“The sources identified Stefan A. Halper, a campaign aide involved in providing 24-hour news updates and policy ideas to the traveling Reagan party, as the person in charge,” The Times reported. “The disclosure of the information-gathering operation added to the furor over revelations that Reagan campaign officials came into possession of Carter debate strategy papers before the candidates' televised debate. The matter is being investigated by the Federal Bureau of Investigation and a Congressional committee.”
Halper, The Times reported, used his contacts in the Carter Administration to gather intelligence about everything Carter was doing or thinking about doing and then passed that information on to high-ranking officials in the Reagan campaign.
Mr. Halper, the former campaign aide said to have headed the information-gathering operation, nominally worked for Robert Garrick, the director of campaign operations. Mr. Garrick said in a telephone interview recently that Mr. Halper was ''supposed to help with communications, but I kind of thought he had another agenda going -he was always on the phone with the door closed, and he never called me in and discussed it with me.''
Speaking of Mr. Halper, David Prosperi, a Reagan campaign aide, now with the Superior Oil Company, said, ''He provided us with wire stories and Carter speeches, but people talked about his having a network that was keeping track of things inside the Government, mostly in relation to the October surprise.''
That “October surprise,” the Reagan team feared, was the release of 52 Americans held hostage in Iran—a development that they believed would win Carter the election.
A source from the Reagan campaign who asked not to be named said, ''There was some C.I.A. stuff coming from Halper, and some agency guys were hired.'' He added that he was never aware that this information was particularly useful and that he and others had their own sources within the Administration who provided unsolicited information.
According to the sources, Mr. Halper worked closely with David R. Gergen on the staff of George Bush when Mr. Bush was seeking the Republican Presidential nomination. The sources said that Mr. Gergen, now director of White House communications, and James A. Baker 3d, another top Bush campaign aide now an assistant to Mr. Reagan, brought Mr. Halper onto the Reagan campaign staff after the Republican convention.
And both Baker and Gergen were on the debate prep team that obtained Carter’s prep materials and used them to great effect in winning the debate and all but ensuring Reagan’s election.
Yet it wasn’t just the Reagan campaign that this spy operation within the Carter Administration approached for help.
WDVM-TV reported Thursday night the Reagan campaign was not the only campaign to be offered information from inside the Carter White House.
The station quoted Ed Coyle, deputy director of John Anderson's independent presidential campaign, as saying a former Carter campaign worker with 'a vendetta' against Carter approached him during the campaign and offered to provide information about Carter's political strategy.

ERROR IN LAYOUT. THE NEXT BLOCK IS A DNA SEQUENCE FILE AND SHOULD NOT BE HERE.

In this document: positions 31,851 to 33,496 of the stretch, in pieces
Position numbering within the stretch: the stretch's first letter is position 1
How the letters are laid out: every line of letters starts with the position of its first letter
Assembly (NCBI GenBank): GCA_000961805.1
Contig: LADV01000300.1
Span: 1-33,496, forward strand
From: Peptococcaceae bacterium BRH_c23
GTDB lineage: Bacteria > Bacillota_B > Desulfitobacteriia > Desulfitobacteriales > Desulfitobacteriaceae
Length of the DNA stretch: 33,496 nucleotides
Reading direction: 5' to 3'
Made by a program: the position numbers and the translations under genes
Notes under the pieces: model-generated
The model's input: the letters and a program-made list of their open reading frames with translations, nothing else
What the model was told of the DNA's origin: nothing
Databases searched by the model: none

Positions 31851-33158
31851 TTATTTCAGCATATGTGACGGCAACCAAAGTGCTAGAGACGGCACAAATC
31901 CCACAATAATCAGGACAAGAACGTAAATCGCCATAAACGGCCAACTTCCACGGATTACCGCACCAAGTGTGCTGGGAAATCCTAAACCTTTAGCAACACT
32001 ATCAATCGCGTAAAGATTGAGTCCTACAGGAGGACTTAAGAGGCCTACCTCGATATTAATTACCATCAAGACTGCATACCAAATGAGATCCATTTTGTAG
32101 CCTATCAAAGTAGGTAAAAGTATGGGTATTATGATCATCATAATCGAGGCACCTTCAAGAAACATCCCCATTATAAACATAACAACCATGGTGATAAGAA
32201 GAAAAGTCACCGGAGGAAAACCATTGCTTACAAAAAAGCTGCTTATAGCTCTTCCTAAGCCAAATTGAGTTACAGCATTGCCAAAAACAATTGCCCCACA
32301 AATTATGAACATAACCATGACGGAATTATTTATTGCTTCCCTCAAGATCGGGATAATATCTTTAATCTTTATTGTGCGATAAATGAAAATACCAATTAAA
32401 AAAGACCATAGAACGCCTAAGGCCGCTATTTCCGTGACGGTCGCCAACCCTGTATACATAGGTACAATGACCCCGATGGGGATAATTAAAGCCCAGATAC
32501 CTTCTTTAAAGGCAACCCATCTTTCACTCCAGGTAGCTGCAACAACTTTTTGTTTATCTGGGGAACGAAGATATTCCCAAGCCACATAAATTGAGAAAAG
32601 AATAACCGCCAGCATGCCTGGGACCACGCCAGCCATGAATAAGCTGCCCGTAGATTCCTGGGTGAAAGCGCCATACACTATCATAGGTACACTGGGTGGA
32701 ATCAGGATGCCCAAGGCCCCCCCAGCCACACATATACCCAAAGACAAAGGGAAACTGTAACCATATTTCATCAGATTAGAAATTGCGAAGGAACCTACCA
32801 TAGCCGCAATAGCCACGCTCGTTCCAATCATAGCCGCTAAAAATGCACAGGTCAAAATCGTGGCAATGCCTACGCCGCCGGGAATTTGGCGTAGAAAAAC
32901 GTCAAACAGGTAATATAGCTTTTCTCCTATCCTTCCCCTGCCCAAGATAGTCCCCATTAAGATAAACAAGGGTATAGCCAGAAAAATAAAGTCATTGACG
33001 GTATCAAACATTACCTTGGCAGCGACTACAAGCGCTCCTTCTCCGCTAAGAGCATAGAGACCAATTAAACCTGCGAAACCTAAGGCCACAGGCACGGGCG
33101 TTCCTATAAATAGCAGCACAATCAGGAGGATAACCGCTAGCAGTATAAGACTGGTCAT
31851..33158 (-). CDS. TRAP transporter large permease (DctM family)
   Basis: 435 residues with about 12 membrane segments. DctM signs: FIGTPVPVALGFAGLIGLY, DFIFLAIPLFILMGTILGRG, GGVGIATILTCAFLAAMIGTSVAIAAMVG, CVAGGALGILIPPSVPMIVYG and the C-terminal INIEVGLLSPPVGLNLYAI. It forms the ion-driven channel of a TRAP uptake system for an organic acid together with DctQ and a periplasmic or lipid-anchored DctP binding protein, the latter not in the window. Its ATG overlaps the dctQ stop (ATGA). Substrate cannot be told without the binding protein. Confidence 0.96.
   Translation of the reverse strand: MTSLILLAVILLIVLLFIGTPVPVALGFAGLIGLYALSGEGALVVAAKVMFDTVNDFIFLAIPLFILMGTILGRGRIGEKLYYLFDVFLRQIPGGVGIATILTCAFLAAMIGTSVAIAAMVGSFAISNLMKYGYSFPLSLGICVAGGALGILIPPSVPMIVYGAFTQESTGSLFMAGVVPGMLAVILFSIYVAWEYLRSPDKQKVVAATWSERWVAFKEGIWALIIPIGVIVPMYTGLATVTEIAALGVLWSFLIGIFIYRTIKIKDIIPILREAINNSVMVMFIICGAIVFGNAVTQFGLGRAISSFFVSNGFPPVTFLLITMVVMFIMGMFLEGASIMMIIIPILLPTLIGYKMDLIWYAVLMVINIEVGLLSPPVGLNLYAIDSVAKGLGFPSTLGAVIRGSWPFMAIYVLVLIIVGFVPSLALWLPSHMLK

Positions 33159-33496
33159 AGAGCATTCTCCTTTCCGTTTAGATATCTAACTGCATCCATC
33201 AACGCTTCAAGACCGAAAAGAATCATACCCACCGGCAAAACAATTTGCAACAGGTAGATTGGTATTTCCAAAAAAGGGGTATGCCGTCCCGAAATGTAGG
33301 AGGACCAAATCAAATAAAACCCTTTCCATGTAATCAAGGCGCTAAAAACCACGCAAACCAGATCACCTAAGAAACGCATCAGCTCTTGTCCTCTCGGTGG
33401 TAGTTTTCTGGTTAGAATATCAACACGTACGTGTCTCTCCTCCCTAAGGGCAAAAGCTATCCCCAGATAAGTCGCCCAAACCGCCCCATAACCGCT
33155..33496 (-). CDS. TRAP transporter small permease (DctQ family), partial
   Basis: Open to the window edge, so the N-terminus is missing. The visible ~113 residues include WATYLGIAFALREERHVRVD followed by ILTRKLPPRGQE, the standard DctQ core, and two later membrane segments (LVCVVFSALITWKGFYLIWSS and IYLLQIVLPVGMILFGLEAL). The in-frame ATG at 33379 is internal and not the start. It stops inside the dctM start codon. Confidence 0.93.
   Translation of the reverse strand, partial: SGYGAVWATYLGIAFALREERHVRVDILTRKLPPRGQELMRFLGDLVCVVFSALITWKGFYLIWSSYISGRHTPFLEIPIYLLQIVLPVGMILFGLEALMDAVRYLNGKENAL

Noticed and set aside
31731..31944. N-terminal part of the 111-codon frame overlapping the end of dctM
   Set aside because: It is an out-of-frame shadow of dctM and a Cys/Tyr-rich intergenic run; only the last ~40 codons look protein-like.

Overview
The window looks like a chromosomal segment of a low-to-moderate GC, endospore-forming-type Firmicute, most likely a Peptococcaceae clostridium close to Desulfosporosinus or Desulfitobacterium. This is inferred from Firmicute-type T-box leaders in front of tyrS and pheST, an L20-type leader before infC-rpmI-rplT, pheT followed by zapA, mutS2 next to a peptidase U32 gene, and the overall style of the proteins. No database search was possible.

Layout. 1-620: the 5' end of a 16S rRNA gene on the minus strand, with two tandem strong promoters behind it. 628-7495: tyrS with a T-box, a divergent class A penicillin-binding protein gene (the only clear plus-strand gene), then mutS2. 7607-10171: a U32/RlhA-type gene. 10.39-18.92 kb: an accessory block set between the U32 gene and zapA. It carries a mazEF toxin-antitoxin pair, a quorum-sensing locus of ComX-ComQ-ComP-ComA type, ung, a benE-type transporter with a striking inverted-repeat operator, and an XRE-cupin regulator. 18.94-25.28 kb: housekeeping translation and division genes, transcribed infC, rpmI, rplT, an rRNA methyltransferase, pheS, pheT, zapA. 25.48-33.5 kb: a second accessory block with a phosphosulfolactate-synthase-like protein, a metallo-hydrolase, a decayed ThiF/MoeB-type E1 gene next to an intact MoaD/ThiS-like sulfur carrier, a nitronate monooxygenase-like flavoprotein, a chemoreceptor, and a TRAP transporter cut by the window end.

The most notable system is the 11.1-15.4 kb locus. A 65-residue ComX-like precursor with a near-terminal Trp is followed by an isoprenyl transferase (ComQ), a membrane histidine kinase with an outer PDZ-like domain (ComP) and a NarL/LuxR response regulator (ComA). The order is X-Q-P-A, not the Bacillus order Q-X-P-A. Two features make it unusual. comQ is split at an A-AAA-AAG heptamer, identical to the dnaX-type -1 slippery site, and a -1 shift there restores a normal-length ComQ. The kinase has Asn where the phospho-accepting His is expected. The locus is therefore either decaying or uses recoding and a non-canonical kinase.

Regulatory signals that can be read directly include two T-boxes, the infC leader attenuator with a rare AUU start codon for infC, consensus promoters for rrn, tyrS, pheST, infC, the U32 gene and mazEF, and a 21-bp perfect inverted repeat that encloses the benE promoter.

'He clearly implied that he had access to campaign strategy memos, personal, political memorandum from various people in the White House during the campaign,' Coyle said in the interview. 'He also suggested that his woman friend was in a position to know personal information about people with whom she worked and for whom she worked in the White House.
'He was never very specific. He struck me as being just obsessed with the idea of hurting Jimmy Carter's re-election.' Coyle said he believed the man, who was not identified, was upset because he was refused some kind of grant. He said he told the man to leave and informed Carter officials in the summer of 1980 about the incident.
It is unclear what, if anything, those Carter officials did with this information, but the timing of this offer is notable: Stefan Halper was brought into the Reagan campaign just after the Republican Convention in mid-July, 1980.
Was he brought in solely because of his contacts with this rogue Carter official who had just offered the Anderson campaign inside information? Did he then, as the Times later alleged, run the Reagan campaign’s spy operation?
Neither the House Committee on Post Office and Civil Service's nor the FBI’s investigation ever determined who was behind the theft of Carter’s debate book and “Debategate” is still officially unsolved.
Yet it is telling that 36 years later, Stefan Halper—the man at the center of one of the most significant political espionage cases in American history—was involved in another; providing information about members of the Trump campaign to an FBI controlled by the campaigns’ opposing party.
Was Halper running another political espionage operation? His history would suggest that he very well could have been.